One great part of moving to a new country is getting to know the local food and drinks. So why not spend some time to discover the best places to taste Scotland’s most famous drink, Whisky and do a tour through the best restaurants the country has to offer.
Scotland is split into five distinctive whisky-producing regions. Distillation in these regions all has the same historical roots, but distilleries in each area have matured and diversified in the production methods of their whisky with single malts that are all different due to the source of water, the local landscape or the copper stills used.
Islay is the greatest of whisky-producing islands while Speyside is Scotland’s biggest whisky region in terms of production and concentration of distilleries. In the Highlands you will find wide and robust whisky variations, while in the Lowlands softer, lighter style single malt whiskies that are traditionally known as the ‘Lowland Ladies’ can be found. And last but not least sitting at the far end of the Kintyre peninsula on the west coast of Scotland, Campbeltown once had about 30 distilleries in its heyday. Today, it has only three of which two are open to the public.
If you think the only food available in Scotland are haggis, think again. If you like fresh seafood Scotland is the best place to find it. You can watch while the fisher boats bring in the day’s catch and enjoy Scotland’s favourite fish dishes including Cullen Skink (Scottish soup made of smoked haddock, potatoes and onions), Finnan Haddie (cold-smoked haddock) and, of course, traditional fish and chips.
If you prefer meat you will find delicious dishes made with lamb, pork and beef and if you like game and the season is right you will get great tasting wild venison and pheasant.
And of course there are lots of sweet treats to enjoy like the Selkirk Bannock, a spongy, buttery fruitcake, made from wheat flour and containing a very large quantity of raisins. Or try the Scottish tablet, similar to fudge but with a harder, grainy texture, or the Borders’ Moffat Toffee which are in fact hard boiled sweets with a lemon-flavoured centre. And if you like some whisky in your dessert try Cranachan which is made from a mixture of whipped cream, whisky, honey, fresh raspberries and topped with toasted oats, a treat too good to pass up.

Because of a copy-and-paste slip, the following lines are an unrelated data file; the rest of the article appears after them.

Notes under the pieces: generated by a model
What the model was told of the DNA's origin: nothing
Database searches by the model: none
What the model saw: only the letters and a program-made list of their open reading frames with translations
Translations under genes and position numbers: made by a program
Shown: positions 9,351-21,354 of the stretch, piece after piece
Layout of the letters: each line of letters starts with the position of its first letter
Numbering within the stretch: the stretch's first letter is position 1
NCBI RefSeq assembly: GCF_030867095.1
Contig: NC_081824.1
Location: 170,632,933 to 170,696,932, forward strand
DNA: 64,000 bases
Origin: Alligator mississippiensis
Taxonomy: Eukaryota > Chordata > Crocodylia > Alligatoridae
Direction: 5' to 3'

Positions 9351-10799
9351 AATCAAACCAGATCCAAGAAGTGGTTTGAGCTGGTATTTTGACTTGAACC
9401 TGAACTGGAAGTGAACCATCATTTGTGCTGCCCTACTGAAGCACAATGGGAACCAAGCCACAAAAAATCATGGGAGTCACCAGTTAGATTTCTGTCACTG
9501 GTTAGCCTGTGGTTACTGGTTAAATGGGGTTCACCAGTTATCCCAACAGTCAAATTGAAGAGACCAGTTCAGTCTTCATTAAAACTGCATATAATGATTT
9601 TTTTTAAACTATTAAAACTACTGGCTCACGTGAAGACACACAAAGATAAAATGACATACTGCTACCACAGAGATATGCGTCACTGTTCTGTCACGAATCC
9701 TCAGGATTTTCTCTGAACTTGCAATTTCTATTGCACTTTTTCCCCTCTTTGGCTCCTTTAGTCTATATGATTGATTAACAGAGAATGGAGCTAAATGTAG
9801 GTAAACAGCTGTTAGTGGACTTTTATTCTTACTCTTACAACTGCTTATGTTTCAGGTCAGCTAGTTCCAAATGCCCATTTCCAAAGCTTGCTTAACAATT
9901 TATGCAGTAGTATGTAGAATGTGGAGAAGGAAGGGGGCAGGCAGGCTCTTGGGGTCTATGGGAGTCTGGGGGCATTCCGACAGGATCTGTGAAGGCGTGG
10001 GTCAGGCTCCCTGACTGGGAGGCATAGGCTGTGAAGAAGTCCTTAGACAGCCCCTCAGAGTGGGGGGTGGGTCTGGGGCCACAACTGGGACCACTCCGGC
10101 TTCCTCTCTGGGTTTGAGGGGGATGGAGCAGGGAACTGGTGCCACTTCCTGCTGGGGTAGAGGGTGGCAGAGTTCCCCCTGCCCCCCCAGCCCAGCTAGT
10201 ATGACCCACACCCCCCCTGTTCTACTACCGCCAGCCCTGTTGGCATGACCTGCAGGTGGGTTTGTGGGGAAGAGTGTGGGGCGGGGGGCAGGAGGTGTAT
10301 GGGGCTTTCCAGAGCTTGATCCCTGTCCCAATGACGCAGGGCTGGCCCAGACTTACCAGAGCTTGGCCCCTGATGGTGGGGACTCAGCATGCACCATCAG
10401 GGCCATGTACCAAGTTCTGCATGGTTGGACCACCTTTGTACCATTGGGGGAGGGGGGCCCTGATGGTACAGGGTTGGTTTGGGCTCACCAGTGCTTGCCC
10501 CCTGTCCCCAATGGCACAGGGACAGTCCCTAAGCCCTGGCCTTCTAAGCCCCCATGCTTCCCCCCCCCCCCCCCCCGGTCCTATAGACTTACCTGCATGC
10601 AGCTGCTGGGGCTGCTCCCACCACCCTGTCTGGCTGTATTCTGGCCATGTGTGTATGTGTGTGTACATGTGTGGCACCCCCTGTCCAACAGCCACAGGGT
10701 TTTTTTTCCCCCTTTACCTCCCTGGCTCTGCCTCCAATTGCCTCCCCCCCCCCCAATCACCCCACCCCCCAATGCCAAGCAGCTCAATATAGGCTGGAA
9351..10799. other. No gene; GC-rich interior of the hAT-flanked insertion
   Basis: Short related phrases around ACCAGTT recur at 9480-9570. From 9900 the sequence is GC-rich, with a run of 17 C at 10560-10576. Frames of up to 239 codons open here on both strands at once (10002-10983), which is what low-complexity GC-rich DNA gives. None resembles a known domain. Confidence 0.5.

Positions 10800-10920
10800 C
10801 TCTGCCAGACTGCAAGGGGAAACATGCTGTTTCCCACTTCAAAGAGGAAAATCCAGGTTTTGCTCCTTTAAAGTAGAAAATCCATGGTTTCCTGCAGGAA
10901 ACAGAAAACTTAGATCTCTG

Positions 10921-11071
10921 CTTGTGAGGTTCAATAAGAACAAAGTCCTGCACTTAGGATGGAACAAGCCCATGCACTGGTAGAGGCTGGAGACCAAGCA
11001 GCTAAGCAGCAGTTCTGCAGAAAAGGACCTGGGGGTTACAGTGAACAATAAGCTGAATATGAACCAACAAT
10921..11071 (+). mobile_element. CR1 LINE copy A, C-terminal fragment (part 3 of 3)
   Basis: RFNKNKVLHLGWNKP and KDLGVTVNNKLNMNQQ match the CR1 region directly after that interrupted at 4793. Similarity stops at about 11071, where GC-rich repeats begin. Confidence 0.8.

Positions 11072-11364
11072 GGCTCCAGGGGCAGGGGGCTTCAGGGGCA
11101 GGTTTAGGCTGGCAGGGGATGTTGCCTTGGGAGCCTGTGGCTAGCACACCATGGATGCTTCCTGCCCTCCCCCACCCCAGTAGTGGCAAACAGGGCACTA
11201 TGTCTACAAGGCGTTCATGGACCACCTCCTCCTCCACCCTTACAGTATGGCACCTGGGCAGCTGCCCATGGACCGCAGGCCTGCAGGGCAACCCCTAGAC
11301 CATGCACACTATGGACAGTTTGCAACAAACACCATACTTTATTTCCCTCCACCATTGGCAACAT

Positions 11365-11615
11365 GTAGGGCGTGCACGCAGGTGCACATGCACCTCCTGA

There is no shortage of good restaurants in Scotland from award winning restaurants (there are 16 Michelin starred restaurants in Scotland) to picturesque cafés and tearooms renowned for their homebaking. If you are in a hurry you can go to one of the many bars for a quick bite to eat or to a fish and chip shop.
If you like Indian cuisine you have to go to Glasgow that has held the title of Curry Capital of Britain an impressive four times.
Vegetarians and vegans will find a range of fantastic restaurants cooking up delicious meat-free meals. Again it is Glasgow that earned the title of most vegan-friendly place in the UK in 2013. Edinburgh is home to a range of dedicated vegetarian restaurants, as well as cafés offering home-style dishes in a relaxed atmosphere. You’ll also find quality vegetarian eateries in Oban, Stirling and other parts of Scotland.
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